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Lycopene may not be such a potent prostate protector

Highly publicized studies in recent years show that lycopene, a carotenoid antioxidant, appears to help prevent prostate cancer. They argued that eating foods rich in lycopene, such as tomatoes, guava, watermelon and pink grapefruit, lowers the risk of prostate cancer by anywhere from 30 to 50 percent. Soon after the studies were published, lycopene became available as a dietary food supplement.

But a new study from researchers at the University of Illinois and Ohio State University shows that lycopene may be nothing more than a bit player in the drama of prostate-cancer prevention. Other naturally occurring phytochemicals in tomatoes may be more potent than lycopene alone.1

The study involved 194 rats that were exposed to a carcinogen linked to prostate cancer, along with testosterone, which speeds the progress of prostate cancer. The rats were then divided into groups, with one group getting whole tomato powder and another receiving isolated lycopene supplements. A third group got a placebo and served as the control group. Rats in each group were randomly assigned to either an eat-as-much-as-you-want group or a group that ate 20 percent fewer total calories.

After 14 months the rats in the whole-tomato group showed a 26 percent lower death rate from prostate cancer than the control rats. The rats given pure lycopene showed death rates similar to those in the control group. By the end of the study, 80 percent of the rats in the control group had died of prostate cancer; 72 percent of the lycopene group had died; and 62 percent of those in the whole-tomato group had died. Among the rats that ate as much as they wanted, 79 percent died. In contrast, 65 percent of those in the restricted-calorie group died. That last finding underscores what past studies have found: Eating excess calories appears to promote some types of cancer.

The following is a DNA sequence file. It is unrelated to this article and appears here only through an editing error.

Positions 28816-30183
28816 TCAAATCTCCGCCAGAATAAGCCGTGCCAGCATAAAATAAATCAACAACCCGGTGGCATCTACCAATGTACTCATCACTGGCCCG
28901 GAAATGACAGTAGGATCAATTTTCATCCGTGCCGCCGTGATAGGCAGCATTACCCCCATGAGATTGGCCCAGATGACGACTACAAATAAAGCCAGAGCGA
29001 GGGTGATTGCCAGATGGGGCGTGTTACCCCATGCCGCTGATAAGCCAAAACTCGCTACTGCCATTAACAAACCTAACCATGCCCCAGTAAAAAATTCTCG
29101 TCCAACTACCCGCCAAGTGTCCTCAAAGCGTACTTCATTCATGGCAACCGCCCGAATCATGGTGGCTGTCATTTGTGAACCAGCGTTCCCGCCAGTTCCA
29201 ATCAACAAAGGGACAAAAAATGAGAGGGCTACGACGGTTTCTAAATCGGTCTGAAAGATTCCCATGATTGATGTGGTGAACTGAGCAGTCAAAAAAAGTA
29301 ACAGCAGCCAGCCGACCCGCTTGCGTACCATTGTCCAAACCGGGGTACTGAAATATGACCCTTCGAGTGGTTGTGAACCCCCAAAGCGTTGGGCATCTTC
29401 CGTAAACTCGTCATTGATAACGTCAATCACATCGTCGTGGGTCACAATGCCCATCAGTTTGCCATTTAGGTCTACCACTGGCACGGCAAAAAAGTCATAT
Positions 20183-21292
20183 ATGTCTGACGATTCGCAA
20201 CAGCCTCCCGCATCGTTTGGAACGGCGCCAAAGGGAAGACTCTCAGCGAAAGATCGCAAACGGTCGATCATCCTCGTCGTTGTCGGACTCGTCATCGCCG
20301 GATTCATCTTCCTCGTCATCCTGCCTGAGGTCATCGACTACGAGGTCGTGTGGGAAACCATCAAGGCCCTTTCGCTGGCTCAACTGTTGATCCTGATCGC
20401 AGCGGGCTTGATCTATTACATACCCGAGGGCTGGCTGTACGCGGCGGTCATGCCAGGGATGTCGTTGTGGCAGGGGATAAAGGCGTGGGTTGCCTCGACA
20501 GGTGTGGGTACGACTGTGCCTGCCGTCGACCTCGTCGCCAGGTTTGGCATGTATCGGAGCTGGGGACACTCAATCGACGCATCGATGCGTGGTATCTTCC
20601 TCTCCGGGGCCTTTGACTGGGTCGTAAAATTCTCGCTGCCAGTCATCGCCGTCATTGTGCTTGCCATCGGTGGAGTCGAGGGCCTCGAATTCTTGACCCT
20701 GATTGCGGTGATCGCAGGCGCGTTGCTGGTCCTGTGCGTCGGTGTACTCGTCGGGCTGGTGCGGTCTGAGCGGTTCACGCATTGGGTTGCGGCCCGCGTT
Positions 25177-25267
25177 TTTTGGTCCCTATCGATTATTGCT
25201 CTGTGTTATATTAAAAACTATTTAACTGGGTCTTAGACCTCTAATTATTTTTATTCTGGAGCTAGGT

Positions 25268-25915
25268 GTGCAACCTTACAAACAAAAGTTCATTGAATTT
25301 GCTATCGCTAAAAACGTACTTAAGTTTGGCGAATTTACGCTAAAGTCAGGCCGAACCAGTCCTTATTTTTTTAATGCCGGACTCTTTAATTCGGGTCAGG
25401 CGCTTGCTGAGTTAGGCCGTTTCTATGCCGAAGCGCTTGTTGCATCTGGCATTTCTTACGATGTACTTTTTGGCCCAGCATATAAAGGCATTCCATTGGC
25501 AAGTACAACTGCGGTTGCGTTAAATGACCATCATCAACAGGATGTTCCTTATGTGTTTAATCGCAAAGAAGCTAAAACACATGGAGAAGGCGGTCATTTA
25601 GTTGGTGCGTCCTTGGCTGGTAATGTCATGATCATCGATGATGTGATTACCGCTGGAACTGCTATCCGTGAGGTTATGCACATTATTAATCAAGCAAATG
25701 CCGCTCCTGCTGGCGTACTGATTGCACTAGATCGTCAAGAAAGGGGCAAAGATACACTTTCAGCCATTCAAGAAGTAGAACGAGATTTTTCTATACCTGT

Still, there are several things to ponder about this study. First, past research clearly shows that lycopene is far better absorbed from a cooked-tomato source than from raw tomatoes. Lycopene itself is difficult to absorb and requires a fat source for uptake into the body. It’s unclear whether those limitations were considered in this rat study. Other research shows that lycopene, a potent antioxidant, appears to prevent DNA mutations induced by products of oxidation, which are thought to be one cause of most cancers.

Lycopene can also short-circuit the tumor-promoting effects of insulinlike growth factor 1 (IGF-1), a hormone familiar to bodybuilders because of its anabolic effects on muscle. If it did nothing more than that, it would be worth taking as a supplement or eating foods that contain it. Lycopene concentrates more in the testes than in any other part of a man’s body, which suggests that it must be there for a darn good reason. Testosterone is known to promote prostate cancer via increased oxidation in the testes that leads to cellular mutations. Perhaps nature places lycopene in the testes to keep testosterone honest.

On the other hand, countless natural protective elements exist only in foods and aren’t available in supplement form. Tomatoes, for instance, contain phytonutrients that defend the body against many degenerative diseases, including cancer’and few of them work alone. That’s how nature works, and for the best health it makes sense to work with nature, not against it. IM

1 Boileau, T.W., et al. (2003). Prostate carcinogenesis in N-methyl-N-nitrosourea (NMU)-tes- tosterone-treated rats fed tomato powder, lycopene, or energy-restricted diets. J Nat Cancer Instit. 95:1578-86.

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